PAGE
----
Photo of SPH papers from Yahoo Singapore

“Raise the GST to help the poor”, said Prime Minister Lee Hsien Loong in 2006. From then onward, Singapore spend the next decade with the highest cost of living and rising inequality. There are more poor people relying on assistance and the government have to increase cash handouts every year. In contrast to what the propaganda fake news claimed, the GST increase clearly did not help the poor and only exacerbate the poverty problem.

This is only one of the many propaganda fake news that is distributed by the Singapore government, in it’s bid to raise taxes and support astronomical ministerial salaries.

STR agrees with Law Minister K Shanmugam on one thing: Singapore indeed does have a fake news problem. However, his government is the fake news fabricator crying victim here.

As more Singaporeans become more politically-savvy and learned more about the actual Singapore state of current affairs from the internet, many started questioning the government’s over-simplified and one-dimensional propaganda for government policies. Take the construction of casinos for example, the government at the time in 2010 said the gambling-related taxes generated would ensure lower tax burden on the people in the coming years. The propaganda turned out to be an outright lie as proven in the numerous tax increases thereafter, and the social ill of gambling became viral since.

Not long after, many Singaporeans started opposing government policies openly and achieved significant impact, albeit limited, steering policies. A population white paper proposed by Prime Minister Lee Hsien Loong calling for a 6.9 million population in Singapore led to one of the highest protest turnout in the dictatorship. The population increase plan was bombarded with propaganda fake news everyday.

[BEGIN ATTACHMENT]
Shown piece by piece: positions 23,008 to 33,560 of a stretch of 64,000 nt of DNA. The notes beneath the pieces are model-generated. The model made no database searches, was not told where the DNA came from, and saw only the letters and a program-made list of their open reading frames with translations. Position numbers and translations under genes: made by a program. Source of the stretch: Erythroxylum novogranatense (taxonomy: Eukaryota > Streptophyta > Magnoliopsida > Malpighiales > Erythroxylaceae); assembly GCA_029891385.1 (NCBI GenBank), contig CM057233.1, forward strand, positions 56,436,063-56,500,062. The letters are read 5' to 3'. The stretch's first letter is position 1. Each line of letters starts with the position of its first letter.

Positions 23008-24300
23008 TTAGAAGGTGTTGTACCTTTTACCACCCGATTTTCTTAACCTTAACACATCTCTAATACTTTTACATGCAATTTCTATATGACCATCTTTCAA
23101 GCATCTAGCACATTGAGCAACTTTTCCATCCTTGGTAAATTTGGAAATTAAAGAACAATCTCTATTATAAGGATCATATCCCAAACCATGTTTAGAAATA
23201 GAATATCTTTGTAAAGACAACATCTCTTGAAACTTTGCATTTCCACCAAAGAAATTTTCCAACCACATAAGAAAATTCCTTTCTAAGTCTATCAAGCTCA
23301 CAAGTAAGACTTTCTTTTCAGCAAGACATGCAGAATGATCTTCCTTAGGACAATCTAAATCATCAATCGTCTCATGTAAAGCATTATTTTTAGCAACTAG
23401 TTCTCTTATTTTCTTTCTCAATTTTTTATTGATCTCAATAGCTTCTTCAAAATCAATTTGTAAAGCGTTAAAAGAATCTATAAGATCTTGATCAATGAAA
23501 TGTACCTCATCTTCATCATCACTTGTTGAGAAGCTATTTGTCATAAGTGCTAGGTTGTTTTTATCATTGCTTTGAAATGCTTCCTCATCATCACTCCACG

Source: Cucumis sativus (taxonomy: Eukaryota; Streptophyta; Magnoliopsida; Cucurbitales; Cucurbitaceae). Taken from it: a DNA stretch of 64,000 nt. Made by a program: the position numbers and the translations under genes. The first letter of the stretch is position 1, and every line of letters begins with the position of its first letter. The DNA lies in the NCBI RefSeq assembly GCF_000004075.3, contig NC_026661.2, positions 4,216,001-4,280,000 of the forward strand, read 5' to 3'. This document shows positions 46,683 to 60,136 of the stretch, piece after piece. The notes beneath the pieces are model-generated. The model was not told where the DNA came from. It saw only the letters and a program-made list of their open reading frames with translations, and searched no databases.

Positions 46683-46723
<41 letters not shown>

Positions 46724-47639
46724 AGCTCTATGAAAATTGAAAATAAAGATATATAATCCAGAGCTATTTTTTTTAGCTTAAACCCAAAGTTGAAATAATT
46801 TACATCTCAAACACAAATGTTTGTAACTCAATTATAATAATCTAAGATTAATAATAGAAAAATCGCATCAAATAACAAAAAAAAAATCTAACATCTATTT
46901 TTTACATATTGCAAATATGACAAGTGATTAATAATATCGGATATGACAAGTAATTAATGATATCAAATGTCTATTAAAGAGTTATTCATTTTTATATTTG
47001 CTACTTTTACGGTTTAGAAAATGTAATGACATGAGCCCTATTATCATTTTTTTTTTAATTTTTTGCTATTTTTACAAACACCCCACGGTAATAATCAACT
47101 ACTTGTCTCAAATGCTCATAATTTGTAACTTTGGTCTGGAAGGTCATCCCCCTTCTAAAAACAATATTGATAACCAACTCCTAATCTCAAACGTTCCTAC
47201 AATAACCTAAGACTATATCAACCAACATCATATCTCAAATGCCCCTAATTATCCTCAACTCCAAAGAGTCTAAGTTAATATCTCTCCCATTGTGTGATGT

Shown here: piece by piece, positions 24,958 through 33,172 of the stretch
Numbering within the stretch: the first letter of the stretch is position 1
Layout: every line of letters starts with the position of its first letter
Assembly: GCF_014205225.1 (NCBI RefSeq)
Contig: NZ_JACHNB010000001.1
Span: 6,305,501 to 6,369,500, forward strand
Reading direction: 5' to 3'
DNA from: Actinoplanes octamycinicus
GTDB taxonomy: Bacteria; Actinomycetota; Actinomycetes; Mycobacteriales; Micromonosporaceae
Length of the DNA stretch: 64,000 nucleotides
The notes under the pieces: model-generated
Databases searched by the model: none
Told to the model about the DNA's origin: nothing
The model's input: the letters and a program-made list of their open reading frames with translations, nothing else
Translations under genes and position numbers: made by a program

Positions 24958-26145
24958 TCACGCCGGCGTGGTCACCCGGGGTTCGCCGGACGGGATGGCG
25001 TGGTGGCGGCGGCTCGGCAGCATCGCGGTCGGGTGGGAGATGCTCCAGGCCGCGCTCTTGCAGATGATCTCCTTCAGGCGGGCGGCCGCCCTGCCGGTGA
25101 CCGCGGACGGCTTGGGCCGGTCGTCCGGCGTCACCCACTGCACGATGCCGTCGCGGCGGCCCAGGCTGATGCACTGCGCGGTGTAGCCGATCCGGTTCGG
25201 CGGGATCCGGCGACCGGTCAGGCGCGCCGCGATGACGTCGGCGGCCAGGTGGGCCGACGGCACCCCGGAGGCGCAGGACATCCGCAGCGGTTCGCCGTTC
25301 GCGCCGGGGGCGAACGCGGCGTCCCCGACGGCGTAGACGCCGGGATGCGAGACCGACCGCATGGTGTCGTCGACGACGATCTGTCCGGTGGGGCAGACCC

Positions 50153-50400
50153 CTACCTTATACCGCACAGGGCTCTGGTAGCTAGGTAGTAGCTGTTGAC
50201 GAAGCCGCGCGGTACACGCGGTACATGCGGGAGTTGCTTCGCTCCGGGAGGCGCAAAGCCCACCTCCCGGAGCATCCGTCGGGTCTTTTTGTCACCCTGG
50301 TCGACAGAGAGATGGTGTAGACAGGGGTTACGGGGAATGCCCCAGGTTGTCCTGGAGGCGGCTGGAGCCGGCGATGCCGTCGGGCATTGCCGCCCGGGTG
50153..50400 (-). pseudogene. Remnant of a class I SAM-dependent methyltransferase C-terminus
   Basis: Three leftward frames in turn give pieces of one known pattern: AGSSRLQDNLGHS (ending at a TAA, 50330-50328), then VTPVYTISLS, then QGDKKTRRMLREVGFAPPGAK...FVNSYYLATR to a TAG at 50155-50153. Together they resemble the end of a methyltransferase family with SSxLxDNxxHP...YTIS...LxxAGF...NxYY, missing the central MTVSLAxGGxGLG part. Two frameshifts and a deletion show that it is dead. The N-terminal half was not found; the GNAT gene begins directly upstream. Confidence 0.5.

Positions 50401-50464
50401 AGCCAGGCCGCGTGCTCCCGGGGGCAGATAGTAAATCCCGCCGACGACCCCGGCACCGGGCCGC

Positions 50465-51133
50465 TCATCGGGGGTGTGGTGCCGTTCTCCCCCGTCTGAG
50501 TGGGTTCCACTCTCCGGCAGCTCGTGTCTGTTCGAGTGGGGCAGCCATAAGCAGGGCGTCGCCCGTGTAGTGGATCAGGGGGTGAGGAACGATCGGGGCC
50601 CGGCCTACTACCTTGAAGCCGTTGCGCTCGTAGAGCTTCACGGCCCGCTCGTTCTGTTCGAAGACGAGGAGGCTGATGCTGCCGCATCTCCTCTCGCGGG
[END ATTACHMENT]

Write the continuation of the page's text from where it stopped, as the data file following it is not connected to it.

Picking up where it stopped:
State media Straits Times ran fake news threatening that old-age support ratio is becoming unsustainable and how the GDP would be devastated. Unfortunately, Singaporeans did not buy the propaganda and continued to voice opposition against the Prime Minister.

Although the 6.9 million plan was not officially postponed or shelved, statistics has shown that the people’s opposition to the policy was actually a success. Population growth started shaving off, with the recent 2016-2017 period seeing only a 1.7% increase.

There is however a missing player in the stopping of population growth, and that is the presence of Temasek Review (TR), it’s unofficial successor, The Real Singapore (TRS), and States Times Review (STR). The independent news sites thawed the government’s plan by posting analysis and providing an open platform for Singaporeans to air their commentaries and opinions on the controversial policy. The 6.9 million population protest was largely advertised on the independent news sites, as the state media – naturally – refuse to partake in the resistance.

Fake news is very real in Singapore, and Singaporeans have more to worry about state-sanctioned propaganda printed daily on hardcopy circulation, than an Australian website providing critical analysis of current affairs. This is also why the Singapore government can never be trusted with censorship powers, because it will only create a giant echo chamber in Singapore’s media landscape.

Singapore is already stifling enough, it should be doing the right thing dismantling existing censorship instead of making new ones to serve the government’s political agenda. This is not an argument against censorship, it is an argument against a rogue dictatorship bent on controlling communication – a natural human right. Singaporeans are educated enough, and not dangerous like the Americans who have a right to gun purchase, to discern for themselves a piece of content they are reading.

“Vivian Balakrishnan has collapsed” fake news is certainly nowhere as serious as “How do we pay tens of billions for Terminal 5” I am certain.

Alex Tan
STR Editor